Samoa is not a country generally recognised for its soccer prowess, but the country’s top football official is not letting that stand in the way of her goal to see the so-called world game become Samoa’s top game, too.
The chief executive of Football Federation Samoa, Sarai Bareman, has taken on the job of raising the standard of the game in her country.
She says her goal is to elevate Samoa out of the Pacific bottom four, where it sits with Cook Islands, American Samoa and Tonga, into a position where it can compete with much stronger footballing nations like Fiji or New Zealand.
Ms Bareman says the Federation has started rebuilding football’s grassroots programs, especially those that target primary school aged children, with the aim of making the sport a first choice for young people.
But she’s told Pacific Beat, that will be a battle in a country where another football code holds sway.
“Rugby (union) is huge over here,” she said.
“It’s in every village and every kid’s dream is to be a Manu Samoa rugby player.
“So I guess the aim for us is to make football the top sport for kids.”
With Samoan team Kiwi FC qualifying for the 2014 Oceania Football Confederation Champions League, Sarai Bareman says the game’s profile will be lifted further.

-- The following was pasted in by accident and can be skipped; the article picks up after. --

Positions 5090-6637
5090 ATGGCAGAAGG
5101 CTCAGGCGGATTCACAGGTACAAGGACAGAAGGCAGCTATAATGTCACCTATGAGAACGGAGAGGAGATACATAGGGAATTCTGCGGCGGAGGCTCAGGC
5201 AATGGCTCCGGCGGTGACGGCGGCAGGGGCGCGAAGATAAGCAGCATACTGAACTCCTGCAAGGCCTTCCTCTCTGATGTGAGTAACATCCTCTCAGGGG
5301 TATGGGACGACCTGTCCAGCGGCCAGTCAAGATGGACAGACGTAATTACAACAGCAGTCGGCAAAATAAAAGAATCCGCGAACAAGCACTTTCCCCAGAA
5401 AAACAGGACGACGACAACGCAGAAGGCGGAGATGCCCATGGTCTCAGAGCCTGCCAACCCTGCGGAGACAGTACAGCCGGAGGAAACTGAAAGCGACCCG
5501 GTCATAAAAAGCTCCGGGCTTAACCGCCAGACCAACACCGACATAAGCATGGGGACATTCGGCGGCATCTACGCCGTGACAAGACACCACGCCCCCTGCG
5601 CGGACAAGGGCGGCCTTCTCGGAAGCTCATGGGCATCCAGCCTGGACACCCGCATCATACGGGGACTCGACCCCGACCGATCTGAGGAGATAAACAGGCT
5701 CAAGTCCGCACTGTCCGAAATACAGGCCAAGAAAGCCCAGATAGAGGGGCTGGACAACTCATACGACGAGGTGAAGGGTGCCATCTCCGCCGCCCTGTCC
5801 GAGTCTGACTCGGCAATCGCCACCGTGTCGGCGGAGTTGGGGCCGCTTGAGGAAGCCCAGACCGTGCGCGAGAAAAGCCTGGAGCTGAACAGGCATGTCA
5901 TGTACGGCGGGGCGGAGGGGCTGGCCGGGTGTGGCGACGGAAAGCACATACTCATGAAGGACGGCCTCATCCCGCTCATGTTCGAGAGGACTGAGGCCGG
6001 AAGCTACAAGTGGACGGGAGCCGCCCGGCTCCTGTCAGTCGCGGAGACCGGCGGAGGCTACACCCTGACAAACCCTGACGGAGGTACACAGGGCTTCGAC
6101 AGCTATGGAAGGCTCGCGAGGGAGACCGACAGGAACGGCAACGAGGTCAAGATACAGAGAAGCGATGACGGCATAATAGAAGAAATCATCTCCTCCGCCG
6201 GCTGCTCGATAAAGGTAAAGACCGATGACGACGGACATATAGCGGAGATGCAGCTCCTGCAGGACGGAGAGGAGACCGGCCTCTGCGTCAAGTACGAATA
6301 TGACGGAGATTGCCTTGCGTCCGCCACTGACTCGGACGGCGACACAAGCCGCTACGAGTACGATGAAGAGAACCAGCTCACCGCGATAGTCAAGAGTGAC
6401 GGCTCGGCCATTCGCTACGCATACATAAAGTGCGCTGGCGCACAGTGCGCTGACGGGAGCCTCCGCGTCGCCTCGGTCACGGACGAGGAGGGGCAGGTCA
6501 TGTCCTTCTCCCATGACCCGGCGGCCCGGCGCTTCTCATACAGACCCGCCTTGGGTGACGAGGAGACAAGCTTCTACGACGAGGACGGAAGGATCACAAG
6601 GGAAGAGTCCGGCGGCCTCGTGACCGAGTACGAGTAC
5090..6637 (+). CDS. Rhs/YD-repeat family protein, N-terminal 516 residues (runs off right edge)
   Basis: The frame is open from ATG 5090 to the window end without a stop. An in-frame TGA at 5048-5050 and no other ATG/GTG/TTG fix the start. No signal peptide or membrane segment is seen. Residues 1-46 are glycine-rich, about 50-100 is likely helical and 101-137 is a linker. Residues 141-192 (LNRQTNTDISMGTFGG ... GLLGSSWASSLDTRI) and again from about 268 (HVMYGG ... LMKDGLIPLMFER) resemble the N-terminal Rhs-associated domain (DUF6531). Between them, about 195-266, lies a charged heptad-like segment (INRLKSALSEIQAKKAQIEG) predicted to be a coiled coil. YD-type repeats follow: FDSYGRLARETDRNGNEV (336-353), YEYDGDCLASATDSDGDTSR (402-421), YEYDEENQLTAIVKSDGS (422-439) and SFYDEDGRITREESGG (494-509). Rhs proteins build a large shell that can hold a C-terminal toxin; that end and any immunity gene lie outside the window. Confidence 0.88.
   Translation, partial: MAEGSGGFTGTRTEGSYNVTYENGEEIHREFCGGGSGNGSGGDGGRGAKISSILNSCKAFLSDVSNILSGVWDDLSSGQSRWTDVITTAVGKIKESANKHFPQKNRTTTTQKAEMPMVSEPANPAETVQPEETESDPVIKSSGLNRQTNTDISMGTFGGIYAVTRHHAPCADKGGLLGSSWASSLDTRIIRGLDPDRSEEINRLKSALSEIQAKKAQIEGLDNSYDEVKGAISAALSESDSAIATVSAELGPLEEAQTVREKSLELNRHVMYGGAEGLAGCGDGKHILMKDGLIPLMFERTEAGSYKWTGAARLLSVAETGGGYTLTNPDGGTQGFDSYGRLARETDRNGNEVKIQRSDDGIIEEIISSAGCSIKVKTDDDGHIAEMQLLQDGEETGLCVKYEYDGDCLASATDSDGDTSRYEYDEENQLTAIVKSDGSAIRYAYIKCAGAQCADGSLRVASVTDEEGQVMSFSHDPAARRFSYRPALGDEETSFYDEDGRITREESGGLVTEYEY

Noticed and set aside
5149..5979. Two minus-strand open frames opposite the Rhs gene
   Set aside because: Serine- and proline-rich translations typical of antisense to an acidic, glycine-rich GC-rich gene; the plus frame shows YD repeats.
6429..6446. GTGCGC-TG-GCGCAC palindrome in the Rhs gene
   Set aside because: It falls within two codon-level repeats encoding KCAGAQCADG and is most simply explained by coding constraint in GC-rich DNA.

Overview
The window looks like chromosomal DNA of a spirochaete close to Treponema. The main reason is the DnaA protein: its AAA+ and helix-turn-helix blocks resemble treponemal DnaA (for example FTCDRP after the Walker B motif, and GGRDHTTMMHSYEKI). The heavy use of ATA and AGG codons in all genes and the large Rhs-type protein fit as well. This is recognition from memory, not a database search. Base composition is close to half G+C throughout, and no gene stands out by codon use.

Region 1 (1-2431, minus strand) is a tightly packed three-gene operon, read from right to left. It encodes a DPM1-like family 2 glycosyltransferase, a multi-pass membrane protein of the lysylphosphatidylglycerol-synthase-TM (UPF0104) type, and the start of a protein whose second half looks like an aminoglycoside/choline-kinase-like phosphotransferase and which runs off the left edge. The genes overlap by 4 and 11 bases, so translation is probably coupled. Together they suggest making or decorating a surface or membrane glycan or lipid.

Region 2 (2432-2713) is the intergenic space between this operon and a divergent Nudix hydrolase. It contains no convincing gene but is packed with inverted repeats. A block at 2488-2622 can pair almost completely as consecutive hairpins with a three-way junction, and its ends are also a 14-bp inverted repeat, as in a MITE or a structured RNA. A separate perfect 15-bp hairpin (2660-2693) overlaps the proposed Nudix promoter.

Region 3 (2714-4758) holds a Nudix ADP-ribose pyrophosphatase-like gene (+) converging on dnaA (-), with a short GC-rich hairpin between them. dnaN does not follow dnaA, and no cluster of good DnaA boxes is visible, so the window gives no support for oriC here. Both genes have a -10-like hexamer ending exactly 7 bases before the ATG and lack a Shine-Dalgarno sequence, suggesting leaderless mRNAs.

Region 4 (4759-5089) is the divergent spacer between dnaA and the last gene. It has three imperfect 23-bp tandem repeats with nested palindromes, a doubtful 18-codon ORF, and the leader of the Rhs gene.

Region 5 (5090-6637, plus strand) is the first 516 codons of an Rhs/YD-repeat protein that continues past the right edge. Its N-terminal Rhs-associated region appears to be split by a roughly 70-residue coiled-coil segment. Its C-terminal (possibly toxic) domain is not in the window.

“We now have a team that’s local that we can put up as role models for the young kids that are coming through, and also to showcase what we are capable of here in Samoa to the wider Pacific as well,” she said.
“We’re very pleased that they’ve made it through, (although) they’re in a very tough pool so it’s not going to be a easy task.”
Ms Bareman says Samoans are naturally gifted athletes with a good level of raw strength, speed and power.
With right training environment, she says, those natural abilities could be harvested, leading to the development of world class soccer players.
But before Sarai Bareman could fulfil her ambition of boosting football’s profile in Samoa, she had to take on the established male order, and endure a wave of sexist remarks and abuse.
She says the pathway has not been easy.
“Football is a man’s world and being female put up some barriers,” she said.
“But I think now certainly the criticism and the negative aspects that I dealt with earlier in my role have started to die down, and I’d like to think that my performance in the role is what has silenced those critics.”
Women and girls have approached her with their own stories of battling sexism.
“It’s clear to me the adversity that I faced is something that is very common here in the Pacific and especially within Samoa,” Ms Bareman said.
She’s been passionate about developing women’s soccer, believing that not only do girls have potential to become great players but they also gain social benefits of leadership and equality.
“Outside of football the thing that I really love most of all about this role is the impact that it can have on the social outcomes, especially for young people,” she said.
“Certainly for me, women’s empowerment is a big part of that.
APIA, (RADIO AUSTRALIA)